Better yet, you can also customize the volume, strength and also coffee aroma in order to ensure that you prepare the ideal drink you and your friends are going to love. Other than that, the grinder uses Gaggia’s Adapting System for adjusting the RPMs which helps dispense the right amount of coffee grounds, while the wide range of coffee drinks you can make with the Brera qualify it as the best and most affordable super automatic espresso machine for coffee lovers on a budget.
Espresso is the strong, yet delicious drink that most of us love to have every morning, not only because it “wakes” us up, but also because of its incredible taste. However, the truth is that buying a cup every day can easily start taking a toll on your budget, so that is why it’s best that you consider getting an espresso machine so you can start making it right at home. No matter how you like your espresso, after reading the following automatic espresso machine reviews, you’ll know exactly which machine you should get.
This super-automatic Jura Capresso ENA 5 coffee machine does produce a tasty cup of coffee, no doubt about it. But we are concerned about its ability to hold up under pressure (literally, with flying milk nozzles!). For the kind of cash that this machine requires, most customers would likely be happier with another Jura model (the S9, perhaps) or another brand of super-automatic coffee machine.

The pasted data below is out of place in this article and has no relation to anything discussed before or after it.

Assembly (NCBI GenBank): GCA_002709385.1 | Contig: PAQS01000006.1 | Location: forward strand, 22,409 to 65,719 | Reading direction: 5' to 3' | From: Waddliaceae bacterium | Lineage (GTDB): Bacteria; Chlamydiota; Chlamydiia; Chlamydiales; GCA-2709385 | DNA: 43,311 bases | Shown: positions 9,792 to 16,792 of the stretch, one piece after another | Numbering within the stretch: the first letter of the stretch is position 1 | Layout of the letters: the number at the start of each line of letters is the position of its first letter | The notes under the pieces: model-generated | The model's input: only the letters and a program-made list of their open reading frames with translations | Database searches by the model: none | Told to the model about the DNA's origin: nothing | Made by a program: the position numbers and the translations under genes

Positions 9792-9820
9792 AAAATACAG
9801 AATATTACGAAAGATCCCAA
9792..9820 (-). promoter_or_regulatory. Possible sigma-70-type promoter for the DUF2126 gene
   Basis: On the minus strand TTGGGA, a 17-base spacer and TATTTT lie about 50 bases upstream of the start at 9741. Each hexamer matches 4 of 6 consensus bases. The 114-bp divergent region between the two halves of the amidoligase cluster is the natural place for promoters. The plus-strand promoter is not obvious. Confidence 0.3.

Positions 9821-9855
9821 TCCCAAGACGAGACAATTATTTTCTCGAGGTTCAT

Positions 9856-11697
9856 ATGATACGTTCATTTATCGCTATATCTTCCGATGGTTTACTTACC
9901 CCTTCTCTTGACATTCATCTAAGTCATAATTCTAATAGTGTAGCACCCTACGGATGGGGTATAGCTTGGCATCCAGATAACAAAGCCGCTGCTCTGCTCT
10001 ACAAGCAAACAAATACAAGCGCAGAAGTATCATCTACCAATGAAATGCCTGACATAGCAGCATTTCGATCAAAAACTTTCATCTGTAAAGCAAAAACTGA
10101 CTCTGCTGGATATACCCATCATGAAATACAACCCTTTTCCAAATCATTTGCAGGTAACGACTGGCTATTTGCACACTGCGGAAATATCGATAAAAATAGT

The Jura C60 has a fairly large water tank with a capacity of sixty four ounces. The bean hopper also has a respectable capacity of seven ounces and features an aroma preservation lid as well. As for the brew drawer, you won’t need to empty it too soon, since it can hold up to sixteen pucks of coffee. On top of that, the C60 also comes with a bypass doser, which means that on top of whole beans, you can also brew pre-ground coffee.
The Jura C60 has a fairly large water tank with a capacity of sixty four ounces. The bean hopper also has a respectable capacity of seven ounces and features an aroma preservation lid as well. As for the brew drawer, you won’t need to empty it too soon, since it can hold up to sixteen pucks of coffee. On top of that, the C60 also comes with a bypass doser, which means that on top of whole beans, you can also brew pre-ground coffee.
Now that great espresso shots aren't hard to find, this machine is more about convenience and reliability than knock-your-socks-off espresso. But it does make great coffee - better than any Mr. Coffee or even Keurig. I keep Dark Roast Guatemalan Viennese in the bean hopper, pull two one-ounce shots, lengthen them with hot water, and I'm drinking awesome coffee before my neighbor has finished peeling the foil on his can of Maxwell House. And since I'm just buying good old whole beans, it's much cheaper to use than a Keurig.